Mrs. SPF and I really enjoy our Saturday morning trip to our local Farmer’s Market. For a city our size we have a substantial market that runs every Saturday morning at the local arena. During the winter months there are about 40-50 vendors and when spring and summer arrive this number balloons to well over 100 vendors. Farmers from the region rise well before dawn to set up their booths which display locally produced fruits, vegetables and other delicacies like maple syrup, cheese, herbs and plants.
Shopping at our farmers market does not always save us money. Honestly, the items for sale at the market are sometimes more expensive than we can find at our grocery store and definitely more expensive than Walmart (which we boycott). We do get many items like bacon and mushrooms amongst other things which are very comparable in cost to grocery store. However, the primary value we derive from shopping at the farmers market comes from engaging our community and financially supporting local business people who spend their earnings in our community. Most importantly our food is produced and delivered locally which greatly reduces the carbon “miles” our food travels from farm to table.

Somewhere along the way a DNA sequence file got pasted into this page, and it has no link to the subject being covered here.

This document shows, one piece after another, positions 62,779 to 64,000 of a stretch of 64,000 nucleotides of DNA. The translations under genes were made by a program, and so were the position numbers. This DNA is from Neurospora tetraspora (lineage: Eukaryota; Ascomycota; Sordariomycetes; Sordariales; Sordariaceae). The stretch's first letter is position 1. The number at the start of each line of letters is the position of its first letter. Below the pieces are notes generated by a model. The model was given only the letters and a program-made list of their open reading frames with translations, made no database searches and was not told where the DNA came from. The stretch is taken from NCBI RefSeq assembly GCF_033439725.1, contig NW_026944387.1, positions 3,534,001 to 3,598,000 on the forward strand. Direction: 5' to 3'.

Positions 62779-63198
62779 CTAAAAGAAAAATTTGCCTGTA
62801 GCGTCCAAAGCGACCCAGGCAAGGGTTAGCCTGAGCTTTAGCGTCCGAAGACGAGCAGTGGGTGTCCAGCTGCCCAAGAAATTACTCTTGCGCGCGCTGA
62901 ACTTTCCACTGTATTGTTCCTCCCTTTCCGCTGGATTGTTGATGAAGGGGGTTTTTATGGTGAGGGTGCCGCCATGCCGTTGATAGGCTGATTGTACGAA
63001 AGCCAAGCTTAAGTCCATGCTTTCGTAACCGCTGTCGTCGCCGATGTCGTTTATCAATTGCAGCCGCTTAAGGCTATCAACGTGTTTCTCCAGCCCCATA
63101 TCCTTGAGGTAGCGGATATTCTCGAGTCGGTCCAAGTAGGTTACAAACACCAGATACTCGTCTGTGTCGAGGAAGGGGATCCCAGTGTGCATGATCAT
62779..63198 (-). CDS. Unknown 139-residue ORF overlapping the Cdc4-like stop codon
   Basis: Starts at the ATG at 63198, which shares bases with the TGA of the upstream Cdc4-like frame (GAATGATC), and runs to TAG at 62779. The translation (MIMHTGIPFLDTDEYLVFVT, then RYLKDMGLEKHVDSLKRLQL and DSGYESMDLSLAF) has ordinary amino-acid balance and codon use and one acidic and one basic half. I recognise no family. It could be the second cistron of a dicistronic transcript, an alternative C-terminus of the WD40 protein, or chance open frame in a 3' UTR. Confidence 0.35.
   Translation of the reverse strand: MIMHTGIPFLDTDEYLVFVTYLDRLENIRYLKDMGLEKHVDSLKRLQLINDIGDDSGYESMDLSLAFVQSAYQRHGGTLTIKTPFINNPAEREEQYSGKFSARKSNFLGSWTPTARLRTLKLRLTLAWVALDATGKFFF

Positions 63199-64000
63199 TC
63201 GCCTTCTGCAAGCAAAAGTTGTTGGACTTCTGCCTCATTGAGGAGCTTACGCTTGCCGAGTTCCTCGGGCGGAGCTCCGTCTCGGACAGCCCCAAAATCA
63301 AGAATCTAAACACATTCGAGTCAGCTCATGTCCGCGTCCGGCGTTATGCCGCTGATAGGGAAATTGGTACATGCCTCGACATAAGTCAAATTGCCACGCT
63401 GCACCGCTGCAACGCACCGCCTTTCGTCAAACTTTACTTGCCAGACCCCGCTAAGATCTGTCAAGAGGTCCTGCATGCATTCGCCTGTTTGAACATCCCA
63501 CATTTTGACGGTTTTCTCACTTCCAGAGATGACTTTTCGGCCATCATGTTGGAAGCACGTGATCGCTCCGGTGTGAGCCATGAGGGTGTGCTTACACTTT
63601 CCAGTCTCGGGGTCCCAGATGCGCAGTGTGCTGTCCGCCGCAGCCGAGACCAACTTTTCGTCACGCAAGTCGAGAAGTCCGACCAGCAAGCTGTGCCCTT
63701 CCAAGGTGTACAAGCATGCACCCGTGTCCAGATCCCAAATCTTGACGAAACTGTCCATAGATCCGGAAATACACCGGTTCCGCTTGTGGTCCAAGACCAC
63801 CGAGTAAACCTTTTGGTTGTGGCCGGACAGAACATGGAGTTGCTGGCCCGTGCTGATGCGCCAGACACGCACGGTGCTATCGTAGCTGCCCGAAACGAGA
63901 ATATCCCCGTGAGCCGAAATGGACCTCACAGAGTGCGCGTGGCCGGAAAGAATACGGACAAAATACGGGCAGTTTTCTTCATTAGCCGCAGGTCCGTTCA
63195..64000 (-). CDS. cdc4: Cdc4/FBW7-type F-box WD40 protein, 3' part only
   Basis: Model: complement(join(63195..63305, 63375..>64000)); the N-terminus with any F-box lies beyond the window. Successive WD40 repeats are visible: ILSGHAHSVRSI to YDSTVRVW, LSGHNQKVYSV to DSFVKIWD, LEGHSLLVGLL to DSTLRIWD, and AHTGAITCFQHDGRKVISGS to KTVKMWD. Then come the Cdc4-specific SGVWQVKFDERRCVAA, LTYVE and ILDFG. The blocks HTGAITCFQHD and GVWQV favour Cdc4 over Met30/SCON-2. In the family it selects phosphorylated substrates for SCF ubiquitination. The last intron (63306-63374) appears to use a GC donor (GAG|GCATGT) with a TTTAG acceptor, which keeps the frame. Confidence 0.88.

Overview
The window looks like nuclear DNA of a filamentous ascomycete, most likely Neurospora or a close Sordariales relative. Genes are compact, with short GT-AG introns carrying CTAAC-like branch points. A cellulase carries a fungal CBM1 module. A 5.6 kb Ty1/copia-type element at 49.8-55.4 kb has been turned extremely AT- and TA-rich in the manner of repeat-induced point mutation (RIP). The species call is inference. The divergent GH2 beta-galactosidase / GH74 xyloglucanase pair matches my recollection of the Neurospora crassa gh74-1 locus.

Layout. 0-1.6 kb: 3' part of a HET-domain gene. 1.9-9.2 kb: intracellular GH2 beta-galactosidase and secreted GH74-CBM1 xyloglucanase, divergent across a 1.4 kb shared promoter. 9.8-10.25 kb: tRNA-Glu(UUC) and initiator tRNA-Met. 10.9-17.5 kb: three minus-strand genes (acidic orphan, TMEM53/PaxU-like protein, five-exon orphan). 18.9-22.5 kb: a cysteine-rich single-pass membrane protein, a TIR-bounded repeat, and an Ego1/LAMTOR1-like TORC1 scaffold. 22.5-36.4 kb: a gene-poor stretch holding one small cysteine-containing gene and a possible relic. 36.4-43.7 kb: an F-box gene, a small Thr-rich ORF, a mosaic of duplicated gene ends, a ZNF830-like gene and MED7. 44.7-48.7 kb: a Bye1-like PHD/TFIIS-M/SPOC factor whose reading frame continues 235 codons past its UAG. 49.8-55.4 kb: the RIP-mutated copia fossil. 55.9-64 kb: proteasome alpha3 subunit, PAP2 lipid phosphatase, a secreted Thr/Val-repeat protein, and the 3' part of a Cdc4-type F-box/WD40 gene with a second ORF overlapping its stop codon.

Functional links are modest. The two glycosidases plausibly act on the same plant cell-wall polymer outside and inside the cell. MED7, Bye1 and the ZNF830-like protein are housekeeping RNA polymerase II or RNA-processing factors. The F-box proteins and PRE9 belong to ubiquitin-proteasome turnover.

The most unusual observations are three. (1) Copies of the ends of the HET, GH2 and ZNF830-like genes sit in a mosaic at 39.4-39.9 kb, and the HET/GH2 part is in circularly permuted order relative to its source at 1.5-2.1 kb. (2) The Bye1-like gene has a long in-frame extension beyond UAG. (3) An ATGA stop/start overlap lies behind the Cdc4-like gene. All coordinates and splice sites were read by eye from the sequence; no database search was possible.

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photo credit: Bjørn Giesenbauer photo credit: JohnnyRokkit
8 thoughts on “Green Tip #30: Shop at your Local Farmers Market”
I agree. I think supporting your local community is really important and limiting your carbon footprint is too. Good for you guys, trying to make a difference.
It all has to add up eventually, right? :)
We shop regularly at our local farmer’s market as well. Prices can be more, but it feels good to know where the produce and meat comes from. We look at it as an investment in our health.
Yep, health and the environment (which then leads to health …). Quite cyclical.
If you’re buying organic, sometimes the higher “cost” is justified by the higher nutritional content, and therefore, higher food value.
Absolutely right 101 Centavos.
I wish there was a way to accurately measure what we’re trying to do w/ our lifestyle and personal finance decisions, but as far as I know there are no reliable tools to measure the variables we use with any accuracy. We do try when we can to show the financial side of things, but health is a long term “expense” that we simply don’t have the capacity to track (i’d be surprised if our government has the capacity, and if they do they spend MILLIONS to do so!)